Norway's foreign minister called the comments "unsuitable" and even the country's Jewish community distanced itself from them. The royal
In an interview with public television aired late on Monday, Ambassador Miryam Shomrat said: "I think a gesture from the royal household to the Jewish community on the eve of the (Jewish) New Year would have been in place anyway, certainly a show of solidarity after the shooting incident would have been in place.
"Forgive me for saying it so openly, but I do think it is a very important gesture which should be taken," she added.
Norwegian police have caught four men suspected of shooting Oslo's only synagogue full of holes during an early morning raid on September 17, in which nobody was hurt.
The incident was the worst in a series of attacks on the Norway's small Jewish community in recent months.
"In the first place an ambassador from another country ought to know that the Royal Family can never respond to such remarks," Foreign Minister Jonas Gahr Stoere said. "And anyway she should also know that it is the government that expresses the view of the Norwegian authorities.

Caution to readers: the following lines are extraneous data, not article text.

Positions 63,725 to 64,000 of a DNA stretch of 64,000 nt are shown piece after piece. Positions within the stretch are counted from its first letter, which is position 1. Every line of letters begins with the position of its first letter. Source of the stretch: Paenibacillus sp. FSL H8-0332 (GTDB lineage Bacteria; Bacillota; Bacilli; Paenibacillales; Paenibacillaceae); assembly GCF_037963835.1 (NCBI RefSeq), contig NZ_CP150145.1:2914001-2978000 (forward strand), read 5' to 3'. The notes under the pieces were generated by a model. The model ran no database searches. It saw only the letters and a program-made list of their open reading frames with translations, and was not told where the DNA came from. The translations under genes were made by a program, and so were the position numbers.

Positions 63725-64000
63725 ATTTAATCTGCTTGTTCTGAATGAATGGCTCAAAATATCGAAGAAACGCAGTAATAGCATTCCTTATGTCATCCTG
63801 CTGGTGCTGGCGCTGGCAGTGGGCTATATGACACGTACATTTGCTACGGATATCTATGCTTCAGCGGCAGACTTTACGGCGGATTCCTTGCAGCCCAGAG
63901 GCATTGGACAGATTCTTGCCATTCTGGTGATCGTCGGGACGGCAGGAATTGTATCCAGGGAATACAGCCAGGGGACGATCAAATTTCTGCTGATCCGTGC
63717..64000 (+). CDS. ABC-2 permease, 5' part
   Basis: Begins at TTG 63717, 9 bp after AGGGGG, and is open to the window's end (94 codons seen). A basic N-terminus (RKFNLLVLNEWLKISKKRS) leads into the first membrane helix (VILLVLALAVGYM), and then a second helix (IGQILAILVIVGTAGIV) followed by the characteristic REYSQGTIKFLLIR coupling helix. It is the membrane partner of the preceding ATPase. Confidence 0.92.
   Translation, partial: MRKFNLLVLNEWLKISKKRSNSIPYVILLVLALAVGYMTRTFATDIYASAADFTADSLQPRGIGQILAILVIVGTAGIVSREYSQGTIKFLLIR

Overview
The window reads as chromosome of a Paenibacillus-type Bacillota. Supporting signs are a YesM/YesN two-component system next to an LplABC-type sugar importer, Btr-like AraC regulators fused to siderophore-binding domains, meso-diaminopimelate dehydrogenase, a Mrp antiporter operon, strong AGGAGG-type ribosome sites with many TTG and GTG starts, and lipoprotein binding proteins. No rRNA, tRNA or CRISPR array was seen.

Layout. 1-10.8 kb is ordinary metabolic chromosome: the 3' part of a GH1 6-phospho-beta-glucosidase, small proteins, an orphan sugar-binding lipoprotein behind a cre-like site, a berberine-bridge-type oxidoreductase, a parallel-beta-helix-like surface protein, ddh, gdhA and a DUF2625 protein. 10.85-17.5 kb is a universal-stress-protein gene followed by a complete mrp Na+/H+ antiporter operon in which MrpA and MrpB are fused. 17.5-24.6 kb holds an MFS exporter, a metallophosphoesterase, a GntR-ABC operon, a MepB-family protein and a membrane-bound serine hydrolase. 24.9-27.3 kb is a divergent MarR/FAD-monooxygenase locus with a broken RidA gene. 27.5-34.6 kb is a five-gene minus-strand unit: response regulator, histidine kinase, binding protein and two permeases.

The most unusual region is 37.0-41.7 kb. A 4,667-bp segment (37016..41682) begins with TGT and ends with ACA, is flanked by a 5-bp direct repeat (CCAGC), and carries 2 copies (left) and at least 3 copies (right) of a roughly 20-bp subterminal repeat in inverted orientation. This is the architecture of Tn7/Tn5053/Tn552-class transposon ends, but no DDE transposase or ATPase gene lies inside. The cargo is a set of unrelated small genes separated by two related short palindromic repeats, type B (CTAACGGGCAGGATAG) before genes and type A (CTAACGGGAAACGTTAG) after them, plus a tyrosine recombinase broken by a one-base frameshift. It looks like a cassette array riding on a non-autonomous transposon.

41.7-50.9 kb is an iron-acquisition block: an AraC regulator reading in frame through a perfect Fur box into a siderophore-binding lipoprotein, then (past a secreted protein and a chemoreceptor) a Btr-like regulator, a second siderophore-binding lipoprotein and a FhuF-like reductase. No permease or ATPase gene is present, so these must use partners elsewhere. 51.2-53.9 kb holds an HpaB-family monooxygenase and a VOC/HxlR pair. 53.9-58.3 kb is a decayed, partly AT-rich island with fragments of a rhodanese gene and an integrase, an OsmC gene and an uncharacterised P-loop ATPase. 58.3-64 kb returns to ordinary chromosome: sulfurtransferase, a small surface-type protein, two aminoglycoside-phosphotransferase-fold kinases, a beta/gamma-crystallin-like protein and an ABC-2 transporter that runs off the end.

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"What she is doing is to make criticisms of something that must be interpreted as a lack of sympathy with what happened last week. I think this is an unsuitable remark for an ambassador from another country in Norway."
Anne Sender, leader of the Mosaic Religious Community which owns the synagogue, rushed to distance herself from the ambassador's comments.
"She can of course say what she wants, but she cannot talk on our behalf," Sender told daily Aftenposten. "We would never have dreamed of taking a stand against the royal family."
Norway's King Harald V presides over the country's parliamentary democracy, signing bills into law and hosting foreign heads of state, but rarely comments on current affairs.
Shomrat also slammed former Norwegian Prime Minister Kaare Willoch and Jostein Gaarder, the author of "Sophie's World", a novel and teenagers' guide to philosophy that has sold tens of millions of copies worldwide.
Gaarder enraged Israelis by writing a newspaper column some weeks ago questioning whether Israel had forfeited its right to exist with the war in Lebanon. And Shomrat accused Willoch, a critic of the war, of spreading half-truths.